Saturday, October 12, 2019

Bronze Age Families in Southern Germany

Over the course of the 1980s and 1990s much of Germany's Lech River Valley was overrun by the spreading suburbs of Augsburg. Under German law all of this construction was preceded by archaeological study. Among the sites discovered were several farmsteads or small settlements from the end of the Neolithic to the Bronze Age (c. 2750-1700 BC). Hundreds of graves from this period were dug, with varying degrees of preservation.

Now a team of scientists have extracted DNA from more than 100 of those skeletons, from six sites, and the results of the study were just published in Science. The study also included elemental analysis of the bones, to find out which people grew up locally and which might have been immigrants. In terms of the big questions of migration and language that have gotten so much attention in paleogenetics, the data fit the common pattern; they show a burst of steppes ancestry at the beginning of the period, mainly in the male line; on the other hand they show that the percentage of steppes ancestry declined over time. (Likely because of gene flow from other regions.)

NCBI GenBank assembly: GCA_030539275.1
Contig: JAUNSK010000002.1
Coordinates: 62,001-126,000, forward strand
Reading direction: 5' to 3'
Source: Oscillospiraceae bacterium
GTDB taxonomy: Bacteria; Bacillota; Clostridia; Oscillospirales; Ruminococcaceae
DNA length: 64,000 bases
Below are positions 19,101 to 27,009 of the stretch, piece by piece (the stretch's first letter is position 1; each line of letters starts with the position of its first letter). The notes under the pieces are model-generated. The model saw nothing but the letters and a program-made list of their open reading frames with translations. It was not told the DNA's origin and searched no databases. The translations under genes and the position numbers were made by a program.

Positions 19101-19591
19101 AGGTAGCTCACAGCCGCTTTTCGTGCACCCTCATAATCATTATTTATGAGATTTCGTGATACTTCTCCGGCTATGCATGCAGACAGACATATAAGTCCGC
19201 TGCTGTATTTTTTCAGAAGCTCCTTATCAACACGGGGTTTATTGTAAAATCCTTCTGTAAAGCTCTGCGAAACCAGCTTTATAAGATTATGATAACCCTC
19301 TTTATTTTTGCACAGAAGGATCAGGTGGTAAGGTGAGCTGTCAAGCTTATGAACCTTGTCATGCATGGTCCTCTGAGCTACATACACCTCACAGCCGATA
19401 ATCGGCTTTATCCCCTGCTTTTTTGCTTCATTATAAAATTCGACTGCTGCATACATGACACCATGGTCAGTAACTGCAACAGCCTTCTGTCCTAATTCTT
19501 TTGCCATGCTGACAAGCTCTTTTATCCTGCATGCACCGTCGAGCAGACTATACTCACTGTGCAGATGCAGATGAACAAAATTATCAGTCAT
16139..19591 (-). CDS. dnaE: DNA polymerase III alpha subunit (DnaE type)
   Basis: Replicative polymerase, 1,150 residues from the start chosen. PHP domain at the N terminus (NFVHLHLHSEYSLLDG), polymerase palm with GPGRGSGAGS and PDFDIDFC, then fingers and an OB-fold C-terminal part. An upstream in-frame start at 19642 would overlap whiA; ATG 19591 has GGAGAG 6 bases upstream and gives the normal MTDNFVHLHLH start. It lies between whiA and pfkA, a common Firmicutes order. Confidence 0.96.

The more interesting results come from the analysis of family relationships:
  • Each farmstead had one high-status lineage that was maintained over time in the male line. The women were outsiders, some from the same region and some from farther away.
  • There was one exception out of 39 possible events, a case where a daughter seems to have inherited the farm.
  • Lower status individuals showed less continuity over time and many of them were immigrants from outside the region. (And remember archaeologists never find enough burials to account for everyone, so many of the lowest status people may not be represented at all.)
  • Several high-status women were identified who were from outside the region and not related to anyone else at their farms; nobody knows what to make of these. If they came as brides, why didn't they have children?
Here's an amazing bit of science for you:
Three of the adult males are exceptional as they exhibit a shift of strontium isotope ratios from their first to their third molars, indicating a movement away from their birthplaces during adolescence, and a return as adults. A similar analysis of early and late developing molars in females suggests that their movements from outside the Lech valley occurred in adolescence or later, as evidenced by non-local isotope ratios in early and late forming teeth.
As with all cutting edge science this will need to be verified by future studies, but if the movements of adolescents can really be studied by comparing the composition of their teeth, what an incredible discovery.

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